Compare credit cards with low interest on purchases for at least 6 months
Find a credit card that suits your needs. Compare interest rates, balance transfer rates, annual fees and more from Australia's leading lenders, big and small.
Heritage Bank Gold Low Rate
Balance Transfer0% on Balance Transfers for 12 months
An ongoing low variable interest rate, plus lots of features, makes this one of our most popular credit cards.
For cardholders who like to keep costs down, this low rate, low fee credit card may do just that.
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for 6 months then 8.99%
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Enjoy a discounted introductory interest rate, and help the Defence Bank Foundation provide assistance dogs to veterans living with PTSD.
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for 12 months then 20.24%
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Product Name Card
for 17 months then 20.24%
for 12 months then $87
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How capping credit card interest rates could save Australians $1.53 billion a year
Australia’s credit card debt has risen to a total of $20.03 billion dollars, according to new RBA statistics out today. It comes as there are growing calls for the federal government to regulate credit card interest rates so there’s a maximum margin with the RBA cash rate, which is 0.10 per cent.
Can I transfer someone else's credit card balance to mine?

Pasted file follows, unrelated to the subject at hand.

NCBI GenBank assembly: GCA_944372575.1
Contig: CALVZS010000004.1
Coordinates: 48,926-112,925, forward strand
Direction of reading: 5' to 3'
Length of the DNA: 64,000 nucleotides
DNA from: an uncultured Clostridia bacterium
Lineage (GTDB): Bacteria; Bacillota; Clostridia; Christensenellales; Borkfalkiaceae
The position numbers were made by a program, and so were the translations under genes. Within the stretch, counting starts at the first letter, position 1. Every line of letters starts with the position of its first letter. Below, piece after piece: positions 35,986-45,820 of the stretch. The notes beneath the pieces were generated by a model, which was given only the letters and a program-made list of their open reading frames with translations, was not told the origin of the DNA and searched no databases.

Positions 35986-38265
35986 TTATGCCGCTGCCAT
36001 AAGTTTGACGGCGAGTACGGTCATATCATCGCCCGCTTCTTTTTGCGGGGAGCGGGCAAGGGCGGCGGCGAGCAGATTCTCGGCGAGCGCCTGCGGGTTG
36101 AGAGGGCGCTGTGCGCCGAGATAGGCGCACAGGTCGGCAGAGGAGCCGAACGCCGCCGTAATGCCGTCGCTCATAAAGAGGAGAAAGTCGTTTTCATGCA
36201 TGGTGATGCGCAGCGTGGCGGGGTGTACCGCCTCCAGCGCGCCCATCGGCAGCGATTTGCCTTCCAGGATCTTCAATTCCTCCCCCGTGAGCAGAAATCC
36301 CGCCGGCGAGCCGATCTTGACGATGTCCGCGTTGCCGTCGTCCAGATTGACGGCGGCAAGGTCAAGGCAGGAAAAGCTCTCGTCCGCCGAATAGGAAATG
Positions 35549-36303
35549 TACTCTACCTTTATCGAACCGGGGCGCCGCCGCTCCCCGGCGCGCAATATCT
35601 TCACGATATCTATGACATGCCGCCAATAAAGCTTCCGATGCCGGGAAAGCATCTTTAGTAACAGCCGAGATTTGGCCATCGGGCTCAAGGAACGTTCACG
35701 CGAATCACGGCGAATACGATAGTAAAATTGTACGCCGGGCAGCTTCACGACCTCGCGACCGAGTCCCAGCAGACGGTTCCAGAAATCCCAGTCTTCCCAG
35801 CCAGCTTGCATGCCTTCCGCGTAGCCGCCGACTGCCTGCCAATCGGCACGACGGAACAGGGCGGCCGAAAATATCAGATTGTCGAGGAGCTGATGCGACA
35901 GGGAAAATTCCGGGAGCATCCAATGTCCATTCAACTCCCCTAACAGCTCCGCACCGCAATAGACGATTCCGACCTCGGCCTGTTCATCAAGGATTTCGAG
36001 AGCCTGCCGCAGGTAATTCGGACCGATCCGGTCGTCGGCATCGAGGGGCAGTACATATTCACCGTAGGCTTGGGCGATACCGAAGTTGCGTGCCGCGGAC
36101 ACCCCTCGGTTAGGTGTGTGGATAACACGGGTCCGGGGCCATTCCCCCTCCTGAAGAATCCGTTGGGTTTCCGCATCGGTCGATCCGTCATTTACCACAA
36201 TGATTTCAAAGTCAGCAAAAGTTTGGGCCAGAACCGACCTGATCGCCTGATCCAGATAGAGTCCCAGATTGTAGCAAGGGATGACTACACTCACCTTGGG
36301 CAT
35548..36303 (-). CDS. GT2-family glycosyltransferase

If you want to help out someone struggling with high-cost credit card debt, you may want to take on the responsibility of repaying the balance. Although not common, some card companies allow you to transfer debt from another person. Find out more about the transfer of credit card balance.
When it comes to credit cards, everyone is looking for the best deal. Credit cards with low interest on purchases for at least six months can be an attractive option for many customers.
But it’s important to be aware of the restrictions. We’re going to look at credit cards with temporary low interest rates so you understand their benefits and shortcomings before signing up.
What is credit card interest?
Credit card interest is the extra amount of money you pay a credit card provider to cover the cost of borrowing the funds.
As a credit card holder, you’re may have to pay interest on the money you owe, and the quicker you pay it off, the cheaper it is.
You can choose credit cards with low interest rates or credit cards with high interest rates, and there are advantages and disadvantages with both.
For instance, a credit card with a low interest rate would theoretically be easier to pay off, but a credit card with a high interest rate might offer attractive perks and bonuses.
What are the different types of credit card interest?
Anyone who is in the market for a new credit card needs to be aware of the different types of credit card interest, and have a sense of the charges these may incur:
- Purchase interest – This is interest charged on purchases you make with your credit card, which may exclude cash withdrawals and similar transactions.
- Balance transfer interest – This is the interest rate added onto any outstanding amount if you’re transferring your balance from an old credit card to a new credit card.
- Cash advance interest – This is the interest rate that applies to any cash withdrawals with your cards. It may include ATM withdrawals, gambling transactions and bill payments, although this depends on the agreement between the biller and the bank.
How do credit cards with low interest on purchases work?
Many credit card providers have introductory offers, designed to attract customers and make their cards stand out from the competition. An example of this is credit cards with low interest on purchases for at least six months. These cards offer lower interest rates during the introductory period, before ramping back up to the standard rate. While this can seem like an enticing deal, it’s important to be wary of the level the rates will rise to, once the honeymoon period is over.
What happens once the low interest promotion has expired?